How Google Changes To Link Attributes Will Affect SEO – And Why You Should Care
Last September,Google made a big announcement,
14 years after introducing the nofollow link attribute, they are changing how they treat this instruction as well as adding a few new attributes – cue more stress – and more research by pretty much anyone that runs a website!
To save you some time (you can thank me later!) in this post, I’ll explain what’s changed, the impact it’ll have on your site and what you’ll need to do. I’ll even give you some examples (No need to thank me twice!)
Since the announcement, some of the changes have already gone live. However, the date to circle in your diary is March 1st 2020. THIS is when Googlebot will start following ALL the new guidelines.
So what's changing?
In a nutshell, quite a bit!
- Three Link attributes – “nofollow”, “ugc”, “sponsored”
- Google now treats nofollow as a hint for crawling, indexing and rankings
- Paid links should be labelled as “sponsored”
- Paid links need to use “sponsored” or “nofollow”
- Using “UGC” only could lead to a penalty
- Combinations or labels are fine i.e. “nofollow”, “ugc” is fine
- There’s currently no incentive for changing and no punishment for not changing but, as always, this ‘could’ change
- “Nofollow” will no longer be a viable strategy for controlling crawling
Why the change?
The nofollow attribute was released in 2005 as a way of controlling spam in comment boxes – we’ve all seen it done – and the shady links from these comments. Back then, linking to low quality/spam sites could hurt your site and this was an attempt to give webmasters some control over outbound links.
Over the years, Google has made it clear if you are accepting any payment (whether actual money or goods/services) in exchange for a link, then you should be adding the nofollow attribute to the link.
They penalised sites that were not following these guidelines. And, while a number of sites still do not follow these guidelines, some sites went the complete opposite.
Sites like Wikipedia made all outbound links nofollow – which caused issues with their link graph. Forbes is another example that made all outbound links nofollow, as it was hard for them to police UGC.
Google needed a better solution to enable to it crawl more of the web. It’s probably been ignoring the nofollow for external links from a crawling point of view for a while, especially on trusted sites, but by making it clear that the attribute is now a ‘hint’ it should clear things up a little for webmasters.
Do webmasters need to make a change?
The short answer is no. Well, not yet. At the time of writing this is only a request from Google, so if you don’t want to change you don’t need to.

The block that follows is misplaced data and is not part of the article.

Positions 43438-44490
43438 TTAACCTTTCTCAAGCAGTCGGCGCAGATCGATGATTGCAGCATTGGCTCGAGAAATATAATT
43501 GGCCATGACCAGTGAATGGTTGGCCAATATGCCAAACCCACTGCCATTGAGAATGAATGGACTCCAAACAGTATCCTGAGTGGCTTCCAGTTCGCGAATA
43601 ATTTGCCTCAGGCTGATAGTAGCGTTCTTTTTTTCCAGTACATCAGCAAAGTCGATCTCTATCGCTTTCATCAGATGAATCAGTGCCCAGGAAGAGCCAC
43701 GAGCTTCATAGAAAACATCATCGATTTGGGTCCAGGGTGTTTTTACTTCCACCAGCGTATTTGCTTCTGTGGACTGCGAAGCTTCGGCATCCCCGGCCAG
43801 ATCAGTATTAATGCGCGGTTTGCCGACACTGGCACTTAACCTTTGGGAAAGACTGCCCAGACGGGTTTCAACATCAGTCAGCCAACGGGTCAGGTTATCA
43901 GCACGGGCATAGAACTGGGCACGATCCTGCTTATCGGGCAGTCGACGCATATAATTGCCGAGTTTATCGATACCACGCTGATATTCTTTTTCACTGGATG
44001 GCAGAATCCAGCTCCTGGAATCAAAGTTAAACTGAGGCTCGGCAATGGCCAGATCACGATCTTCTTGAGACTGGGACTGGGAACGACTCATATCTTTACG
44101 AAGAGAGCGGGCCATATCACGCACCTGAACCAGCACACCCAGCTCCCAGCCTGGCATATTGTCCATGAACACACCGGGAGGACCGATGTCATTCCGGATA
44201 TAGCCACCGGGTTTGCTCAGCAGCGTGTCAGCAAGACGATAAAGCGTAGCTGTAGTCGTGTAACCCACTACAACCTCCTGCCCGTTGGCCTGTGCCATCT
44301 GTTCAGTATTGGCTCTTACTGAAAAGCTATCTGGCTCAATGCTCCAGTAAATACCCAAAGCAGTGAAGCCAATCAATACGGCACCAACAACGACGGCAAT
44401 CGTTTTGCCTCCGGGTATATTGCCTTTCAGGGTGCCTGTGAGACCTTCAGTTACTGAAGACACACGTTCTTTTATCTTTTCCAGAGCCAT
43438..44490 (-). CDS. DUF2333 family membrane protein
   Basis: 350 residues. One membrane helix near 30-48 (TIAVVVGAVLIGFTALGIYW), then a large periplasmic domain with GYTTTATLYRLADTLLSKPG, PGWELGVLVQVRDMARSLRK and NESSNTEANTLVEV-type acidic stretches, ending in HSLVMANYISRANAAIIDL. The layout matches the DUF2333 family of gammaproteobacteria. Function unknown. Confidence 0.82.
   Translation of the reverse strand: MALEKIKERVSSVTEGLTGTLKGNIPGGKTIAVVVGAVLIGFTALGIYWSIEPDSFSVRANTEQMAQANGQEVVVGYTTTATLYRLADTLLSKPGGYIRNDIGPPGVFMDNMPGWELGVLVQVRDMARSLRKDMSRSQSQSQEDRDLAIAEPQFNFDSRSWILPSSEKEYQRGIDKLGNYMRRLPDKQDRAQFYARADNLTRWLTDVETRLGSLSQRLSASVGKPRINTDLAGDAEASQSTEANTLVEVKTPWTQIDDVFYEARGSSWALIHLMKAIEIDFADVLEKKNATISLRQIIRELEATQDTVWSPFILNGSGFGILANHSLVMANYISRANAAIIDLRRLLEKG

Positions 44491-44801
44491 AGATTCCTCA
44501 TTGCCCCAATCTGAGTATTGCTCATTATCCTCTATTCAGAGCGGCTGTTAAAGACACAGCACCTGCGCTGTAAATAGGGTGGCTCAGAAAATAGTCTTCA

But, if you want to help Google understand where you are linking to and give some of your external links more weight, it might be worth updating.
However, if you are using nofollow to control crawling then you WILL need to change. More on this later.
Which link attribute should you use?
To help you out,(and let’s face it, who doesn’t love to see a table breaking up the content?) here are the guidelines for what link attributes to use.
There are three new types, so when and where should you use them? Let’s take a look at some examples.
rel=”UGC” – this should be used wherever users generate content, Google has stated that if the content is generated by trusted contributors then this isn’t necessary.
A good example would be a comment on a blog. Marking these up as UGC clearly tells Google that your visitors generated these. (ie ‘It’s nothing to do with us!’)
rel=”sponsored” – this should be used for any links on your site where is receiving payment for the links. As I covered previously, this could include cash or products.
What about affiliates though? Google hasn’t stated but I would class affiliate links under the sponsored category – as there is the potential for money to exchange hands.
A good example would be if. you run a very successful blog, and someone is providing you with a guest post to boost their brand in the niche. The writer is offering you some $$ in exchange for helping to build their brand.
All the links within the article should be labelled as UGC – especially the ones to their site.
rel=”nofollow” – this directive isn’t going away but is now a more catch-all. I can still see this being the most popular option as most sites won’t change – especially if it’s not a directive but a request.
However, the big change will be in crawl budget management – and here’s why you may need to make changes.
Can I be penalised for not marking paid links?
Someone asked this on twitter to John Muller and I don’t know where to start. I wouldn’t want to get on Google’s bad side…
But it’s worth keeping in mind that even before the change on the 1st of March, you should be marking all paid links as nofollow. This has been Google’s best practice since 2005 when they launched the nofollow attribute. So, in theory, nothing should change. But if you do accept paid links it might be worth adding the “sponsored” tag as well.
What other impacts could there be?
In theory, and in my personal opinion, there could be a huge impact. Suddenly a lot of content that website owners haven’t wanted to be crawled from their site before could suddenly be crawled.
It could be a real mix up in the SERPs, and for people like me, it could be interesting to watch tracking tools like the SEMRush Sensor around that time to see what happens.
If you have used this strategy in the past it might be worth in the next few days. Otherwise, you may want to be looking at other methods of making sure that content doesn’t end up in the index.